The true value of business school is networking and the prestige of the degree that will automatically open doors. Harvard is probably better for the networking, but both will open all the doors in the investment management world. If I were accepted into both and I had to choose between the two, I would choose HBS because there is no guarantee that you can get into Columbia's value investing program, and it would suck to go to Columbia and not be in that program if that is your intended career path (you would be better off going to HBS).

 

Columbia's value investing curriculum is probably far superior to HBS's curriculum which is far more general as it doesn't have the focused program. But the investing curriculum is fluff anyways. You can easily learn it yourself by picking up a book and reading it. I might be a little biased because I went to MIT and started off as a rocket scientist before switching to investment management, so I find all the math in finance to be trivial. But keep in mind that Buffett says that investing should be easy and Munger openly mocks most business school curriculums.

 

My recommendation is to learn how to invest first. Read Intelligent Investor, Security Analysis, and the relevant books. Read some 10-Ks. Reverse engineer some of the investment theses of the gurus. And actually invest your money. According to my brother, you'd be surprised how many kids going to HBS who want to go into investment management never touched Security Analysis or a 10-K. The number one thing you can do in a job interview is to say "I invest my own money, I am currently invested in XYZ because ...," and you can't do that at the end of your first month of business school when recruiting begins if you haven't done it already well before business school.

 

Also, if you went to a good undergraduate school (you probably did if you are thinking about HBS or Columbia), consider skipping business school all together and trying to get into buyside firm directly. Use your alumni network and the career offices at your alma mater. I almost went to business school because I thought that nobody would hire an engineer/programmer with no academic finance background. However, I managed to get some interviews, some of them at elite firms like Bridgewater, because I was able to convince people that I knew how to invest. That is worth more than having a degree. I raised eyebrows by pointing out that, at the time, the former Merrill Lynch preferred trusts were trading at a 25% discount to Bank of America preferred trusts even though according to both prospectuses, they were pretty much the same thing after the merger. If you have a pretty good undergraduate background, and you say something like that, how can they ignore you? You would stand out more than the business school students.

 

EDIT: I Just saw your previous post indicating that you were accepted to both and not just curious about the difference between the schools. Congratulations! I would recommend that you start preparing for your interviews right now, because recruiting season will start in the Fall as soon as you start school. You want to get an internship at a place that you would be happy to work for after you graduate. That would be the smoothest road in.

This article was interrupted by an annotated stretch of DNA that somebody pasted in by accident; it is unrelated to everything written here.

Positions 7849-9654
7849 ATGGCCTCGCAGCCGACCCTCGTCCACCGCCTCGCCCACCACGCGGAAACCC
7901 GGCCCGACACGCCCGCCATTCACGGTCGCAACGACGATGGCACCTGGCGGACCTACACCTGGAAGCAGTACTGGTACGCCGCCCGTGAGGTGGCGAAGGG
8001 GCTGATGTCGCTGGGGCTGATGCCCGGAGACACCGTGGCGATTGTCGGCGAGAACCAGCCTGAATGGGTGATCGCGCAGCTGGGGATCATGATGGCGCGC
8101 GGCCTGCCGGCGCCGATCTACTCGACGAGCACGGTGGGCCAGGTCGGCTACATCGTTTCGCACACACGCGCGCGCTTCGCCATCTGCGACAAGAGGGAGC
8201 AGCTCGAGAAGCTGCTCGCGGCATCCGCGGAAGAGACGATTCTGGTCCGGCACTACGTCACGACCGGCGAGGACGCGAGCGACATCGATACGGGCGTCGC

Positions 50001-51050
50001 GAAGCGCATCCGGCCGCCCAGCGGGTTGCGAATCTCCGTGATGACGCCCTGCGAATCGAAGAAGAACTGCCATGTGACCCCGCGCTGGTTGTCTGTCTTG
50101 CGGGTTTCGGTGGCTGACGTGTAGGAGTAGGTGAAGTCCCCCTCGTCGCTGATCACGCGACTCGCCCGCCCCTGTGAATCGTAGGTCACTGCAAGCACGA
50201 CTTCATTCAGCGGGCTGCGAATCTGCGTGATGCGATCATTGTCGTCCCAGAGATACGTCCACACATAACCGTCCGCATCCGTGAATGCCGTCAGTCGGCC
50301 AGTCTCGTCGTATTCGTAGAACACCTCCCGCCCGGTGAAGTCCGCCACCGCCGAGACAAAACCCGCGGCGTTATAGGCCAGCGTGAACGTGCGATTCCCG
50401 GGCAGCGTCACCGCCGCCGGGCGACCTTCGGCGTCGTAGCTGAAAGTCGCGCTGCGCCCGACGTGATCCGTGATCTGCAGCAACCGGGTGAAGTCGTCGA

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Guest deepValue

It is extremely hard to find talent

 

There is an overabundance of "talent" in the hedge fund world. The supply of capable analysts is only going to get larger as ibanks continue to shed employees. The only way to get a job is through connections or luck.

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I'll be contrarian and say you shouldn't go to either. Careerists are sickening people, generally, and you should focus on your true passion. Considering that investing can be learned without a formal education, you may as well save yourself the cash.

 

The idea that a formal education is useful is true because people believe it is true. It is, in that way, a rational astrology. Do not give in to something that doesn't make sense when you look beyond the superficial - this world needs more drop outs.

 

That said, if you want to be a careerist, you'll be fine at either one of those schools.

 

Scott

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It is extremely hard to find talent

 

There is an overabundance of "talent" in the hedge fund world. The supply of capable analysts is only going to get larger as ibanks continue to shed employees. The only way to get a job is through connections or luck.

 

Then they are not really that "talented."

 

Why?

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I'll be contrarian and say you shouldn't go to either. Careerists are sickening people, generally, and you should focus on your true passion. Considering that investing can be learned without a formal education, you may as well save yourself the cash.

 

The idea that a formal education is useful is true because people believe it is true. It is, in that way, a rational astrology. Do not give in to something that doesn't make sense when you look beyond the superficial - this world needs more drop outs.